Lucas: The way we work with our label is pretty cool in the sense where it’s just 2 responsible young adults helping 5 of their really irresponsible friends, so it’s pretty chill. But they really put us in the right direction when it comes to anything other than the music; if we DIY-ed Strawberry Feels I’m almost completely certain that it wouldn’t have done as well as it has.

Wahidah: I think with the label, everything we chaotically do gets organised in nice little boxes. It’s kind of great because at the end of the day we only have to worry about the content we put out but the proper promotion goes into the hands of much capable people. The label kind of nudges us to get a more cohesive ‘image’ too, which most definitely helps.

Jared (guitarist): I’ve only just joined the band a couple of months ago, so I wasn’t involved in the process of the album or the band at least up until recently, but seeing what the people at Middle Class Cigars do for Singaporean music is very inspiring and I think they’re setting a great example for what independent artists in Singapore and around the world should do to promote their music.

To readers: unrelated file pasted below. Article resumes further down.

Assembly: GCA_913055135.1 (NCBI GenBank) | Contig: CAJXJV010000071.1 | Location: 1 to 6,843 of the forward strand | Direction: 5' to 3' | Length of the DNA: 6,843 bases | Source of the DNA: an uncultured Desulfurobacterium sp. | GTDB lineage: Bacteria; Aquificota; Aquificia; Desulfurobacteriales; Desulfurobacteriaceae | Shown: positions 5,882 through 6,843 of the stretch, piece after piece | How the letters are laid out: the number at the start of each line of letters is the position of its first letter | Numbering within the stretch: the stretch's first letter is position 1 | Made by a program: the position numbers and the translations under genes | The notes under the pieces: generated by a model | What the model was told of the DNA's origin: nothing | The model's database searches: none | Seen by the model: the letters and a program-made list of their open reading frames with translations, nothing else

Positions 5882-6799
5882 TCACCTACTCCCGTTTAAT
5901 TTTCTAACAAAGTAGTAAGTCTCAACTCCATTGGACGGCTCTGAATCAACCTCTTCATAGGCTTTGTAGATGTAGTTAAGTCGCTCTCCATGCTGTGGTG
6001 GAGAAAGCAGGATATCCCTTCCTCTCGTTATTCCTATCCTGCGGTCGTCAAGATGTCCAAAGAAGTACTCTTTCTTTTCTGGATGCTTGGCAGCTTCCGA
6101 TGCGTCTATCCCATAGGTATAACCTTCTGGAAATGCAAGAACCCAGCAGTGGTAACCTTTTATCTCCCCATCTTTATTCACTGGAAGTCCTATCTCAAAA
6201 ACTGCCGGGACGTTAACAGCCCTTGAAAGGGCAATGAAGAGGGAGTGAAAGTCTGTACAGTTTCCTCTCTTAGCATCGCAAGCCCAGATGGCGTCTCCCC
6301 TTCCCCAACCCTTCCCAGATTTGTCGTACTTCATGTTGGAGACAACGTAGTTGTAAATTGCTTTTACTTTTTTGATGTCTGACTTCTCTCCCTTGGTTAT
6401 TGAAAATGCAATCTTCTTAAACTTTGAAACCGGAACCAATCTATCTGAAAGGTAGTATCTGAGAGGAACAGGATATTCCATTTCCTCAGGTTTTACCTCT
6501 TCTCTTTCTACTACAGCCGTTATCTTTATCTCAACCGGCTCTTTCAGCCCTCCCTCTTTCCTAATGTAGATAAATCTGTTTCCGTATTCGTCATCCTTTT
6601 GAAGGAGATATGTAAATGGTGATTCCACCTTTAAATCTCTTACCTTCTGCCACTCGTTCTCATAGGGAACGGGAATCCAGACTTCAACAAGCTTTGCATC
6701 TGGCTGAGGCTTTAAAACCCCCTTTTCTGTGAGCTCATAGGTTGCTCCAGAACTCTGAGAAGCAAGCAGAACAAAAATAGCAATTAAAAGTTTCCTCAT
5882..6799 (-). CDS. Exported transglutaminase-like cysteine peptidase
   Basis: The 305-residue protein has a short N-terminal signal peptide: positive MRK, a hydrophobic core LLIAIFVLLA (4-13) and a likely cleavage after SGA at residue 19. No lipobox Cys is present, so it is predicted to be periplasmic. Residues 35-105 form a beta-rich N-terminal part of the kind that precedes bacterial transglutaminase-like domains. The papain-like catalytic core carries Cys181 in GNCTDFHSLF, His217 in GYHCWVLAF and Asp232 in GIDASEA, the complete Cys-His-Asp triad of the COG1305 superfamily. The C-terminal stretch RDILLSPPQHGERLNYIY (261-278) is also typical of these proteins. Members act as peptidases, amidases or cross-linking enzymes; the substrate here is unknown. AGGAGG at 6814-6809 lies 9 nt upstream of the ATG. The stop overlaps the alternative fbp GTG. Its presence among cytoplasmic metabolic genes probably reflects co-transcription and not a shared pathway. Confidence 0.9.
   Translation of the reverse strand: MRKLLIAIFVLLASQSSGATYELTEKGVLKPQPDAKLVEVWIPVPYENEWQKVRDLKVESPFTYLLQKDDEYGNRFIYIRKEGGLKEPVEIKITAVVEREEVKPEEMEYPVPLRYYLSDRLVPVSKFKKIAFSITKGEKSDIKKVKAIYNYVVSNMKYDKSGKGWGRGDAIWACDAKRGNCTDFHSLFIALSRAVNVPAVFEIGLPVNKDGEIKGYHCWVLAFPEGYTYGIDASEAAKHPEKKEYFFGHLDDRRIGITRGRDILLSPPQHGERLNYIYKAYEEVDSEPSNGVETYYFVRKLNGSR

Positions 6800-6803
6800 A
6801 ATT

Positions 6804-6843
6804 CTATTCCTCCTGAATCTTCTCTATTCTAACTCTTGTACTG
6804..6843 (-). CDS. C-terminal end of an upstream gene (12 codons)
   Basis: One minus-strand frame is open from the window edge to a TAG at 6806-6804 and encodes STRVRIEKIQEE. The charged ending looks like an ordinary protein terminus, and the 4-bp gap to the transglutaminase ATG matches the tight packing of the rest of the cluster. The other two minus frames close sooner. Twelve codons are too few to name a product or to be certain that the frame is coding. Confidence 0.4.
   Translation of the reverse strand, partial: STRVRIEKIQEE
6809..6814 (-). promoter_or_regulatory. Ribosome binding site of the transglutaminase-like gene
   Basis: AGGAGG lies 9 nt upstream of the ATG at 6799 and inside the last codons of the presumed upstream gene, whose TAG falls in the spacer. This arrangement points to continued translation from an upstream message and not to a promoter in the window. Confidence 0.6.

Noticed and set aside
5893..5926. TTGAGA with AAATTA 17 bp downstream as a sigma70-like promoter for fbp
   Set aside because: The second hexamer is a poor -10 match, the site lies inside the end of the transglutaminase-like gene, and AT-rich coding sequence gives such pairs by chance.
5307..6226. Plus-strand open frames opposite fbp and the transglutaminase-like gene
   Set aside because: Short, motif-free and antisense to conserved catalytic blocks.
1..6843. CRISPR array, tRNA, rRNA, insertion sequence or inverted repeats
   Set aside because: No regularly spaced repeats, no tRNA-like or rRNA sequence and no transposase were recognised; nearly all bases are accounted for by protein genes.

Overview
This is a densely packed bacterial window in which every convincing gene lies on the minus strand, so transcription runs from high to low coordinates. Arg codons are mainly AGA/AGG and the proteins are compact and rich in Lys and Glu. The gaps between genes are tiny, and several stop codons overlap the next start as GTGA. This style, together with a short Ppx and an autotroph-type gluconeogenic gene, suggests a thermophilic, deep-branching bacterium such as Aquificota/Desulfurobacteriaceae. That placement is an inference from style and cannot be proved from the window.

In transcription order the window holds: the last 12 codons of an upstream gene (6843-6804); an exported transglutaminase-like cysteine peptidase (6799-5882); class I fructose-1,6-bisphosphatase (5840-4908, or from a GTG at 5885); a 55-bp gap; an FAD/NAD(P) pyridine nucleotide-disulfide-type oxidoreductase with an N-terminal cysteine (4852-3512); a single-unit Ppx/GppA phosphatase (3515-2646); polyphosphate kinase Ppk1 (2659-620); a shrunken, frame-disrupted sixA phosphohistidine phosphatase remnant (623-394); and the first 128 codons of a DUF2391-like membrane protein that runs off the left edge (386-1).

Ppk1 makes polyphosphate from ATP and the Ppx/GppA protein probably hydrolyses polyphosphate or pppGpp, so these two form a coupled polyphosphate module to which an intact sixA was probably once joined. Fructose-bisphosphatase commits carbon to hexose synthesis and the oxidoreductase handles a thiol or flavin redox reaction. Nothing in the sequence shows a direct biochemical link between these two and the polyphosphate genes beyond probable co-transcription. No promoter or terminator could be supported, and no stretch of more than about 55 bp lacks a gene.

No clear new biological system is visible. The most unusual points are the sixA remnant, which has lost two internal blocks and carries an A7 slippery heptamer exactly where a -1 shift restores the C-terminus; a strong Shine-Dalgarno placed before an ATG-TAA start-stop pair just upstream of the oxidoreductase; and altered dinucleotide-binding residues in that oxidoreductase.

PS: How did the concept of Sun Kissed Skin’s music video come about?

Zoe Fan (the amazing woman who actually made the video): Just having pretty pictures never do cut it for me when I work on projects. Sure, they are important, and they make me happy, but the highest priority would go to making sure that every single piece is an experience.

Films and videos seem to always be made with projections on screen as their final destinations, and these screens seem to naturally be on top of a table or fixed against the wall. But if nowadays one of our main screens is the one on our phones, (data limits be damned) why are we not creating for our little portables instead?

So with that question, coupled with the want to create something alive and filled with surprises, the music video was born. *poof*

PS: Most challenging part of filming it and putting it together?

Z: You mean apart from being essentially bed-ridden for about one week with my lover The Laptop, doing pretty much nothing else but these three things: editing, editing and editing?

It’ll have to be that I simply had too many ideas and too many beautiful humans dedicated to this project, so it became the most difficult to cut pieces of my heart away to leave out enough to guard a certain unity to this film.

It’s Subsonic Eye’s fault really, for being so inspiring and for creating something so evoking. More than anything, it was the interactions with the humans of the band and their collaborators of Middle Class Cigars that made this music video possible at the end.

subsonic eye

PS: What do you love best about being a musician in Singapore?

D: I love that everyone sort of knows each other, and it feels very welcoming especially for young kids just starting out like us!!

L: The best part is that the scene is pretty small (although it is steadily growing), so everyone knows everyone pretty much so it’s a cool little community.